The Cornered Cat

When a woman purchases her first defensive handgun, she begins a personal journey that is often exciting, frequently bewildering, and usually provides a few unexpected bumps and thrills along the way. Sometimes her journey starts with a traumatic event; more often, it is the outgrowth of life changes both big and small, or the doing of friends or family who first urge her to set foot upon the path to determined self-defense.

Facing such a life change, entering an unfamiliar subculture, and dragging along at least a little emotional baggage, it is no surprise that a woman in search of her first firearm might feel a bit overwhelmed the first time she steps into a gun shop. “My first steps into a gun shop seven years ago were with fear and trepidation. I knew I didn’t belong there and had no business walking up those threadbare astro-turfed steps,” admits concealed-carry permit holder Stephanie C’ceres. “I walked in with my eyes averted hoping no one would address me because I sure didn’t know what I was going to say to them.”

That’s not an uncommon feeling for a woman entering such an unfamiliar world. It might even be the norm.

"Even before women could vote, they could legally carry firearms for self-defense. Shouldn't modern women have that same right?" Image courtesy of Oleg Volk,, and used by permission.

With a little help from my friends …

When women reminisce about purchasing their first defensive firearms, friends and family often figure prominently in the stories. This is not surprising, since women are usually social creatures. Nor does this dynamic stop with the purchase of a gun; women are perhaps more likely than men to go to the range with friends than by themselves, and more likely to seek out social shooting events. The wonderful reality here is that good friends can often ease a new shooter’s induction into gun ownership, and make that first gun-shopping experience much less traumatic.

After a home invasion left her battered, bruised, and feeling vulnerable, Cassandra, a pediatric nurse in Tennessee, called some friends in law enforcement for advice. “I called them thinking they’d tell me pepper spray or martial arts classes because they all knew how I felt about guns, but all of them said we’re going to teach you how to shoot. We’re going to get you over this fear and you are going to own a gun. It took several months to heal up from the attack, and then to get past the fear of guns, but I did it.”

“They brought me lots of guns,” says Cassandra of the friends who helped her. “I shot everything, just everything you can imagine. I had a lot of things to deal with and I needed to figure out what I was comfortable with, what fit my hand and what I was willing to practice with. They really helped expose me to a lot of different handguns.”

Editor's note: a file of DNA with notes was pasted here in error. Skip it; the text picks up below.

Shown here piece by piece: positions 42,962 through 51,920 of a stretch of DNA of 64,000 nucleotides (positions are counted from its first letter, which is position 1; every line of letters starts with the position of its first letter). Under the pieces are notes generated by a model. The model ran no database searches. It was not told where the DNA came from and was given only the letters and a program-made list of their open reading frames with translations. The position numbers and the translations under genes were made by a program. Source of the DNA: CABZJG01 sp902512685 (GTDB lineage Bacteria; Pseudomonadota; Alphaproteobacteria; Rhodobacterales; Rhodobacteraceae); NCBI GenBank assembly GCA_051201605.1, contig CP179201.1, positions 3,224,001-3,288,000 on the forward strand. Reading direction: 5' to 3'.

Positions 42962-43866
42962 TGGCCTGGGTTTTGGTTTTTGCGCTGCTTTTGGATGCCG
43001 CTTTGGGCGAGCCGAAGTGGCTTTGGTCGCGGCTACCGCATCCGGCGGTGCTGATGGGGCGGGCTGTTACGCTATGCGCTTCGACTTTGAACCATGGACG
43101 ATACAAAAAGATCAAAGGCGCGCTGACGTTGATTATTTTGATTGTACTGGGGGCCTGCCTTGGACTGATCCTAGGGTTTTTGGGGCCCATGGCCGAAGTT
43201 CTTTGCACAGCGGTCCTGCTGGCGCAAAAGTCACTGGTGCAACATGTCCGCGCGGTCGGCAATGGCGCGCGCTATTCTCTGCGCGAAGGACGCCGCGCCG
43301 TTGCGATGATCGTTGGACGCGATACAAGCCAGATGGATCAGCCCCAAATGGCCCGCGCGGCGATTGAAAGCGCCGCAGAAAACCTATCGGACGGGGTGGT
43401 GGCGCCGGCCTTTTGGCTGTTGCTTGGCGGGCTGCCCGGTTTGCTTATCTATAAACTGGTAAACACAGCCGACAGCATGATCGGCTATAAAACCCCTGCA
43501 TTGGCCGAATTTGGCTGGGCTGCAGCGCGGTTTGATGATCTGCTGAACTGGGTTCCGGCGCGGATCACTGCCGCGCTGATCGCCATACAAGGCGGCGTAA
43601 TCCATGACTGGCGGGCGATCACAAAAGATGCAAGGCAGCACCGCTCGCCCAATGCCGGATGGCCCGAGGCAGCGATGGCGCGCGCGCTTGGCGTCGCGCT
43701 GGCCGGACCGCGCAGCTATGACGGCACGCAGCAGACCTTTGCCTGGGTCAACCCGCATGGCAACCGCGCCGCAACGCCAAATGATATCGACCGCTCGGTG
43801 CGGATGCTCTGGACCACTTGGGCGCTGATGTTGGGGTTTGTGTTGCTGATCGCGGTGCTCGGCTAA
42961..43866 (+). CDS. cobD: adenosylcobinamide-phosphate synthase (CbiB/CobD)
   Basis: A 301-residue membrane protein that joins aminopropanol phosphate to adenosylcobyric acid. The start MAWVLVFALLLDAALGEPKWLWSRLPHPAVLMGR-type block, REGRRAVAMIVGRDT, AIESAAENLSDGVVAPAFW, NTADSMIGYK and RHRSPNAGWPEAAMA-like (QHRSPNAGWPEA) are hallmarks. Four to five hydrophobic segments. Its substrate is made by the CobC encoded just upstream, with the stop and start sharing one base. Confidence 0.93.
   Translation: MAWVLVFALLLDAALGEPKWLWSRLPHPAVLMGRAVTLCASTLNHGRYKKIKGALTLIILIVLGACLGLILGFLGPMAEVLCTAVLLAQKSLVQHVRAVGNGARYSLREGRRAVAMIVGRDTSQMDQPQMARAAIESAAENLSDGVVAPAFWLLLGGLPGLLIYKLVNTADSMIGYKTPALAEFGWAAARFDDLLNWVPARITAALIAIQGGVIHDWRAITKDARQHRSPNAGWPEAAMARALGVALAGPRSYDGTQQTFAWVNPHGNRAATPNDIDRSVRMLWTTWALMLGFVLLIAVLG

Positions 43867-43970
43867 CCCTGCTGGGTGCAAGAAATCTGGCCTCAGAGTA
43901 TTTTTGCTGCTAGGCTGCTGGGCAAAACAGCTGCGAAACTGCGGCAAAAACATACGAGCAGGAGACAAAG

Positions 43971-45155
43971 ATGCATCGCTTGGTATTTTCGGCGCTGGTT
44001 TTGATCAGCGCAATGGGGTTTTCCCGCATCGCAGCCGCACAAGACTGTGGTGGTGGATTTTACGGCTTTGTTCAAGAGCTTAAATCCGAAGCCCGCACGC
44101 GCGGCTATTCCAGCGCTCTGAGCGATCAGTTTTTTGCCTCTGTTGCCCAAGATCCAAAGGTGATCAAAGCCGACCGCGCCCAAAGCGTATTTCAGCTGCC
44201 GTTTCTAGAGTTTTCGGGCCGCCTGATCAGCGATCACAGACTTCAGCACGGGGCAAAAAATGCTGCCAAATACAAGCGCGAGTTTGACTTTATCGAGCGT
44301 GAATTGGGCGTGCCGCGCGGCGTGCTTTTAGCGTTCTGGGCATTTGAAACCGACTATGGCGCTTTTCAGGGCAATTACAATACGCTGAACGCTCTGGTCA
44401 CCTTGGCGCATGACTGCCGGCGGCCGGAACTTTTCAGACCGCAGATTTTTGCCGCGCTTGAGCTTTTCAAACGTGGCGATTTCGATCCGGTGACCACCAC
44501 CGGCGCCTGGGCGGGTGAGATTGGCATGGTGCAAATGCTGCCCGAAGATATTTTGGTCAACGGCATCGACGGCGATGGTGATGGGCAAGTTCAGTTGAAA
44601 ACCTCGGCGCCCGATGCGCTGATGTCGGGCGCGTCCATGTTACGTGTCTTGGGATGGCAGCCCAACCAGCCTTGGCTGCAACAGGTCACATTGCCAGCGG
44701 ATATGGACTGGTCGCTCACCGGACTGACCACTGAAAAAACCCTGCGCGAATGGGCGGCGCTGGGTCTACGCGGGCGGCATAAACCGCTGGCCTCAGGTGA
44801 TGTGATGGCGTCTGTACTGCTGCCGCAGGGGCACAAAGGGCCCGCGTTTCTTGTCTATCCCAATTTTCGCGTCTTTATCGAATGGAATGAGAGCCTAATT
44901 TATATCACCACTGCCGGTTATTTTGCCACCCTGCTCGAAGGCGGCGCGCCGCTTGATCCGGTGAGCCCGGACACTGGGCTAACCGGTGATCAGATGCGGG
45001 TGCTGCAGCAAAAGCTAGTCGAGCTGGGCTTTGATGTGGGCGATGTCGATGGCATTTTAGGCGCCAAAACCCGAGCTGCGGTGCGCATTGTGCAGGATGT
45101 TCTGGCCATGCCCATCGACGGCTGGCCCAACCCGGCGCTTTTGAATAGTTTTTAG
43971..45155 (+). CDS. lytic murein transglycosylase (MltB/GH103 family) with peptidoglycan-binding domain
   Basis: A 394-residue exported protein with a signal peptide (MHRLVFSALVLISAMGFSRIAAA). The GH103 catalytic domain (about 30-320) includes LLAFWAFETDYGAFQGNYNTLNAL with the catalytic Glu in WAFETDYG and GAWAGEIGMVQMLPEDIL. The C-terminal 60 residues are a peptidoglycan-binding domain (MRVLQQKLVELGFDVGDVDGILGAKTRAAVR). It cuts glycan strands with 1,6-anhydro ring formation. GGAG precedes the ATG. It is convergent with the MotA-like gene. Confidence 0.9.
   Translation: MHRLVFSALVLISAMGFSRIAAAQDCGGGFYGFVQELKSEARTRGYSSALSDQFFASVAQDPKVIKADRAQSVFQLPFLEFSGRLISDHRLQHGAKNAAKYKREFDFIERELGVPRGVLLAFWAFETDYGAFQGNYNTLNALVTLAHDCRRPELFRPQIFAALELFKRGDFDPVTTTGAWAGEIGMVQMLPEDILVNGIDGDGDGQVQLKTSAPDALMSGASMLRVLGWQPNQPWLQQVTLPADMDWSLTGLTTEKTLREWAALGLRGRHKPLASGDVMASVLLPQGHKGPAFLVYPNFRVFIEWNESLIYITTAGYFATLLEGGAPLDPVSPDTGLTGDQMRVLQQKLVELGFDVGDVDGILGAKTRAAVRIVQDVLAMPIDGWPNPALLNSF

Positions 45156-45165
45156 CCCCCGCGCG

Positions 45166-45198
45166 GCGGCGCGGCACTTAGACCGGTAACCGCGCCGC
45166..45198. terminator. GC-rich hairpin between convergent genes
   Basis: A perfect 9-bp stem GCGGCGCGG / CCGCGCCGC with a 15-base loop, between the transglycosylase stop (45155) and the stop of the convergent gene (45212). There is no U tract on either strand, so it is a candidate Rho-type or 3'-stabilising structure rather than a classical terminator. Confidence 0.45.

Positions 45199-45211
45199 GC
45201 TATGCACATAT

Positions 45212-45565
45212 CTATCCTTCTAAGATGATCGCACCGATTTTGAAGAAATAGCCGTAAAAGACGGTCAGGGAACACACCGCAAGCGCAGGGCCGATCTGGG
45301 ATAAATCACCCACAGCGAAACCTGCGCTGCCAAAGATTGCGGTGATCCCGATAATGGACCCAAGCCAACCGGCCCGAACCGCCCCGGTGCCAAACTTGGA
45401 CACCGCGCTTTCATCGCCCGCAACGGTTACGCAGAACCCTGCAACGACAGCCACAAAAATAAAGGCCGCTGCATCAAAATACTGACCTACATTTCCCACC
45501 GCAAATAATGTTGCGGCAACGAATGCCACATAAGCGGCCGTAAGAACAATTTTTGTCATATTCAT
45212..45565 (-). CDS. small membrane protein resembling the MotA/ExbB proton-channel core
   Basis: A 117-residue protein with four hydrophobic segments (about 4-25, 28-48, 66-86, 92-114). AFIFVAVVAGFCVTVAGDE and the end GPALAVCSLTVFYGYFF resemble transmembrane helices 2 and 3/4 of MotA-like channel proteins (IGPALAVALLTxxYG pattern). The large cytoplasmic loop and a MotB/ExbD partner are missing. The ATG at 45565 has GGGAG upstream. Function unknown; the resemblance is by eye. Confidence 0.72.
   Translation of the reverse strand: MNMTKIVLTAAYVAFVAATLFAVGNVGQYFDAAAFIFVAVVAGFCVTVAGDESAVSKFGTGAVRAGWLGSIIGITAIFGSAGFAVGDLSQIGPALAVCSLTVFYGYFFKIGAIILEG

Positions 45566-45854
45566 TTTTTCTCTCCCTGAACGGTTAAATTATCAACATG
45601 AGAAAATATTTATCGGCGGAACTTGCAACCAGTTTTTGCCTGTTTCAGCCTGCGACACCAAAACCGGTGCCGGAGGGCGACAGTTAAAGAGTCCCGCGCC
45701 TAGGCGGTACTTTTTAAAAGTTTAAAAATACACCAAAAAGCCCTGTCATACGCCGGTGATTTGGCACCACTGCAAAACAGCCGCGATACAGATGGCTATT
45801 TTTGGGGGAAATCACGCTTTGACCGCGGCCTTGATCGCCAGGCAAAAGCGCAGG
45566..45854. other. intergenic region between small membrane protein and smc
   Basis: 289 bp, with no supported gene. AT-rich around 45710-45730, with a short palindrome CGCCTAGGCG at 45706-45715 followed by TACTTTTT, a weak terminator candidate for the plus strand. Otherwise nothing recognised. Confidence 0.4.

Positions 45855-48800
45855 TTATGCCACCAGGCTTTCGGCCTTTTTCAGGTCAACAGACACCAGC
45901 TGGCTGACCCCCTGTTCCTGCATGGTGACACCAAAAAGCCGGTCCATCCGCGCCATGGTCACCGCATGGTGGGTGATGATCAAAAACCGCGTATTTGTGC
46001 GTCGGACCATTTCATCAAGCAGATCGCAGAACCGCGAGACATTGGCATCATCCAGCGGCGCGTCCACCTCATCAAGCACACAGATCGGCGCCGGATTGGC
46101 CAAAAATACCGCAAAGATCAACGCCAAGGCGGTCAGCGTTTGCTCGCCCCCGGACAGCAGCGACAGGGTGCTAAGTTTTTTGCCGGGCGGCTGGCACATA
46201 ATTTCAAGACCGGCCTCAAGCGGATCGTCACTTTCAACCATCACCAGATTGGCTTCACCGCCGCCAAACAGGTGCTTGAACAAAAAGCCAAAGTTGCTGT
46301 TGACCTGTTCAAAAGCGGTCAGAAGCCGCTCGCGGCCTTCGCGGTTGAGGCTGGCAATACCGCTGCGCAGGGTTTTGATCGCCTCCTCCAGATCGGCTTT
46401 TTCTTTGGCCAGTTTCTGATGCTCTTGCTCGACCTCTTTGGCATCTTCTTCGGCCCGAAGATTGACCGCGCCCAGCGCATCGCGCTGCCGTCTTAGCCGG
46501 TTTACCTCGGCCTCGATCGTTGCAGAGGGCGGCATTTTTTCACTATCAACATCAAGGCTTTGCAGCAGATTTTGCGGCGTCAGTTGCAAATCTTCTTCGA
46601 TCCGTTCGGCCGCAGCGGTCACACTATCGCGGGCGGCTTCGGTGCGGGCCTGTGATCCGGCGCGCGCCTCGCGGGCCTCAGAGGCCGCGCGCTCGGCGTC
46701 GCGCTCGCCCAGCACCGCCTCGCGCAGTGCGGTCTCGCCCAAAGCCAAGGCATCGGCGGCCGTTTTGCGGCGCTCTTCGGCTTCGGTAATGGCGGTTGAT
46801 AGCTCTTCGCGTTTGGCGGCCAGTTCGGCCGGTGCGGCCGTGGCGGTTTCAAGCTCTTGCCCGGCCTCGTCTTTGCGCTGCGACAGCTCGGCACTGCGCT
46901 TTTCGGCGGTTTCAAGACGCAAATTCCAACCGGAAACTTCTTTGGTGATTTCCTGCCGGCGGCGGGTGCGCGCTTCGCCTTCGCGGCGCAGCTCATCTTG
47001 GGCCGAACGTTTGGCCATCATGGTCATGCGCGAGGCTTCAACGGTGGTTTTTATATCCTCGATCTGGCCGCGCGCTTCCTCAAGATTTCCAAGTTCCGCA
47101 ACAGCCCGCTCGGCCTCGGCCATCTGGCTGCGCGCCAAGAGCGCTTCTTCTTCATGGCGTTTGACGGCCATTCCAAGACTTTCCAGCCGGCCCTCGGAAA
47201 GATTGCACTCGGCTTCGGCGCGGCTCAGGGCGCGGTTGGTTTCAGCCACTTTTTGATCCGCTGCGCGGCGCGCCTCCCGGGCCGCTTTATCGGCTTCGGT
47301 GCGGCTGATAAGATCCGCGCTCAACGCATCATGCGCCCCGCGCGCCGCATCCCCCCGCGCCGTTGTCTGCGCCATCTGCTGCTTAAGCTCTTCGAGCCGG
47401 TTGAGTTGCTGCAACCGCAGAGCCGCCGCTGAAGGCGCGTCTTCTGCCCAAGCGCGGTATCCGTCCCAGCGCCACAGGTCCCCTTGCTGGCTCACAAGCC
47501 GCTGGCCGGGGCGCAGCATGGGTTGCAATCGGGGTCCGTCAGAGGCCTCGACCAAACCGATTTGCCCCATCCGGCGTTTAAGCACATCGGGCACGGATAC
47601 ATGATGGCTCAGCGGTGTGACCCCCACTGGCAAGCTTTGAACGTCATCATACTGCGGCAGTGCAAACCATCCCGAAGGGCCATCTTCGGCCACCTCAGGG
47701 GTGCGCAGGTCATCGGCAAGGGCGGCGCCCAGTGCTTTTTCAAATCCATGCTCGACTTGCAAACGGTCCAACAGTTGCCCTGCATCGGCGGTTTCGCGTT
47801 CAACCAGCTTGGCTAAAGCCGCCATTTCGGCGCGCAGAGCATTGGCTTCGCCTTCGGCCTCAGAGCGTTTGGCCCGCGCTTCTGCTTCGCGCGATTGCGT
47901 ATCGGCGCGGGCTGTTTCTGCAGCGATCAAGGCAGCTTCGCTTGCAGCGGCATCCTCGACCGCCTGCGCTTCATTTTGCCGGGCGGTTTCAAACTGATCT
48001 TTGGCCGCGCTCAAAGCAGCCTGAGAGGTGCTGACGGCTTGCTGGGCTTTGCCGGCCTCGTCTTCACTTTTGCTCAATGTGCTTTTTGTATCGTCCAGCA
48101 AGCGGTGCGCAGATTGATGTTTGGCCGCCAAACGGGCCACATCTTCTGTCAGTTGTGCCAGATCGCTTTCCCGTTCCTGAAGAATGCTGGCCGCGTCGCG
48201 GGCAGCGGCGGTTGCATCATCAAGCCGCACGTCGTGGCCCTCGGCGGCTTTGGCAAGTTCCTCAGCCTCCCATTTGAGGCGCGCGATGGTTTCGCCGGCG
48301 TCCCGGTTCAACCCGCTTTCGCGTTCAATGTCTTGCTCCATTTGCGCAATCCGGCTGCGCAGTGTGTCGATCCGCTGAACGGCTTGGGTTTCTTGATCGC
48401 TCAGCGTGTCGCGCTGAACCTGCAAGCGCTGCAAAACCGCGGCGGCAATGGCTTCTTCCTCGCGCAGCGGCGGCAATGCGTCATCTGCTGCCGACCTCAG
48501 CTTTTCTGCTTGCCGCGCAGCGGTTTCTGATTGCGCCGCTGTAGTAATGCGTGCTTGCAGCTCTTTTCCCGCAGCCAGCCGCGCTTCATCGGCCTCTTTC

By the time she was ready to purchase her own firearm, Cassandra felt confident enough to make her own selection. “And then,” she adds with a laugh, “my friends bought me a gun-warming gift — a bright purple range bag that I just love. And a box of ammo, and a cleaning kit.”

Too much help?

Many women have discovered that even if they have a husband or friend ready and willing to do every last bit of the legwork or even purchase a gun for them, it really pays off to do your own shopping anyway.

“My husband bought me my first gun,” says Jennie van Tuyl, a gun shop owner in Washington. “He tried to research which guns had smaller grips for me. We learned the hard way that one needs to be involved in the shopping for her own gun. I decided I needed a gun that fit my hand better and was easier to conceal.”

Many women could sing along on that chorus. The well-meant gift gun that ends up gathering dust in a deserted drawer or (better) in the back of the safe is very nearly a clich’. Almost as trite is the gun purchased by a loved one while the woman comes along as a silent partner rather than an active participant.

The people behind the counter often share frustration with this turn of events. Tamara Keel, former sales manager at Coal Creek Armory in Knoxville, Tennessee, says, “You know it just annoys me so much to have to elbow the man out of the way to make the sale to her. She’s got to want the gun for herself and it’s got to be what she wants, or it’s just going to end up getting shoved into her nightstand drawer anyway.”

Larry Correia, formerly part owner of a gun store in Draper, Utah, agrees. “Sometimes couples will come in, and he’s just dragging her along. We are going to end up selling them the gun he wants her to have, rather than the gun she really wants or needs, and that just doesn’t do anyone any good. It is really better if she speaks up.”

What this boils down to is that no matter how tempting it might be to let someone else drive your handgun purchase, you are more likely to be happy with the end result if you actively drive the process yourself.

Bumps in the road …